According to a mounting body of evidence, it would appear that our galaxy may have collided with a large black hole as little as 10 million years ago. The object was most likely located at the core of a smaller, dwarf galaxy as the event happened.
This theory was extrapolated from a number of sources, studies conducted on the center of our galaxy over the past few years. There are numerous clues available to indicate that the core of the Milky Way was recently a lot more active than it is today.
At the same time, it's known that our home collided with numerous dwarf galaxies in the past, accreting their matter and triggering new ages of stellar formation. It is also known that the galaxy may be surrounded by small counterparts, that have yet to be detected.
One of the most interesting aspects of our galactic core is the fact that two massive bubbles of gamma-ray-emitting gas are located near the supermassive black hole powering up the Milky Way. These clouds extend outwards by as much as 20 kiloparsecs.
These structures, called Fermi Bubbles, emerged in a manner that astrophysicists cannot yet explain. The most interesting thing about them is that they resemble structures that astronomers are seeing in distant objects called active galactic nuclei (AGN).
Then there is the issue of old stars at the core of our galaxy. While elsewhere they abound, they mysteriously disappear when you get close to the black hole. Their place is taken by tens of thousands of new, blue stars, which are produced in three massive stellar nurseries near the core.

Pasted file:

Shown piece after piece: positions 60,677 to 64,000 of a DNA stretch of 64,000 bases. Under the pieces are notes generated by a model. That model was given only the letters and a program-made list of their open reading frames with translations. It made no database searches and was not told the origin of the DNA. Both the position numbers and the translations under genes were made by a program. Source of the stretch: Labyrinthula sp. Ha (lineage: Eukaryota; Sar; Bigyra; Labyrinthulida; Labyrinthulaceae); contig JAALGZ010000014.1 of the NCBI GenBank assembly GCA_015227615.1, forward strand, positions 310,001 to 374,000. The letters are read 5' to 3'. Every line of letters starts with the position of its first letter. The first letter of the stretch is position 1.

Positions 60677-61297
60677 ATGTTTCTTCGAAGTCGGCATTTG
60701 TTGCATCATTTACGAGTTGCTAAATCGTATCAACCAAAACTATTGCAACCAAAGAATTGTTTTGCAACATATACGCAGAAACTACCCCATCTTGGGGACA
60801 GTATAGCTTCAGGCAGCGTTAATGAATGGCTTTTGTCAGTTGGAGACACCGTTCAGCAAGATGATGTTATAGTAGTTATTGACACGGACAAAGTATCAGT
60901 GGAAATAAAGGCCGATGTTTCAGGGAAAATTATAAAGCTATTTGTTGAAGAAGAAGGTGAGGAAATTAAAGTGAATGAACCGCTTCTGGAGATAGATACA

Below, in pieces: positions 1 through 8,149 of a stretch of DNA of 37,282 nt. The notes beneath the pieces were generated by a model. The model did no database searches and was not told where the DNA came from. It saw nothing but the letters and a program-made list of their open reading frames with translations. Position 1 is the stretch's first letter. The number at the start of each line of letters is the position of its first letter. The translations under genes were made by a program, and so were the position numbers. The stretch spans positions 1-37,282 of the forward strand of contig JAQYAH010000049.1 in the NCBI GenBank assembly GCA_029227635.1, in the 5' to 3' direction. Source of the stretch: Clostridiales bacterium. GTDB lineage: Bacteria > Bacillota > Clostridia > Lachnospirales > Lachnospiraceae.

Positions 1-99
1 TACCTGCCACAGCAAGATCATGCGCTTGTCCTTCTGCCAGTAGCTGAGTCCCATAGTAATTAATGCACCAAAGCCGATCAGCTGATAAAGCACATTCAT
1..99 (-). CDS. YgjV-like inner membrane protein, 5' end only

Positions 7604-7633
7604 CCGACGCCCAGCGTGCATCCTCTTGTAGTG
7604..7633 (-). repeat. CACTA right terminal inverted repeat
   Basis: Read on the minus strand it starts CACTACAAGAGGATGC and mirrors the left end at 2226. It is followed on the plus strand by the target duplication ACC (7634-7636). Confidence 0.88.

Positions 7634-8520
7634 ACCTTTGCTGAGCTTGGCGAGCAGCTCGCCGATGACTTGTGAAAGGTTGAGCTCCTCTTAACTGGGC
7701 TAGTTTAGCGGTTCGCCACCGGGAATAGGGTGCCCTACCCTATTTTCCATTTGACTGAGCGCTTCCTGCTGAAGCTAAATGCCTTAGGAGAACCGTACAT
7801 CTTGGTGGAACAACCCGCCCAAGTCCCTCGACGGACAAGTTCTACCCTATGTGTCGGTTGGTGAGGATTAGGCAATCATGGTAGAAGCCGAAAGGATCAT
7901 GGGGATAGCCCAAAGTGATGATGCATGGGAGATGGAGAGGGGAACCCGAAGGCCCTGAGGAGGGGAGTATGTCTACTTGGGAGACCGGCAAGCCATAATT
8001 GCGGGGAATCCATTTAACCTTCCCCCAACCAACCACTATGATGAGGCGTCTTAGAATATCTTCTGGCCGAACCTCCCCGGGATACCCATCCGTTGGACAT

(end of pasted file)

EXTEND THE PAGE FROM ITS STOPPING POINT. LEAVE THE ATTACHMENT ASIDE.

This should also be impossible, as a dark behemoth the size of the one powering the Milky Way should exert such a strong gravitational pull that all hydrogen gas clouds should be disintegrated, Technology Review
Advanced telescopes also noticed an unusual fluorescence coming off iron nuclei in the star-forming regions of the Milky Way. Astrophysicists say that this phenomenon was most likely caused by a very recent gamma-ray bombardment.
According to Vanderbilt University astronomer Meagan Lang, these mysteries can all be explained if we accept that a dwarf galaxy slammed into our Milky Way recently. The object brought new gas, stars, and a large black hole into the mix.
The dark behemoth, some 10,000 times more massive than the Sun, eventually collided with its supermassive counterpart at the core of the Milky Way. The two joined masses, becoming an even larger black hole. This may have happened as little as 10 million years ago.
“While the case for a merger of the Milky Way with a satellite galaxy is not ironclad, it is a plausible explanation that naturally accounts for both the old and young stellar distributions and the recent violent past of [Sagittarius] A*,” Lang says.
Sagittarius A* is the supermassive black hole at the core of the Milky Way, tipping the scale at around 4.1 million solar masses.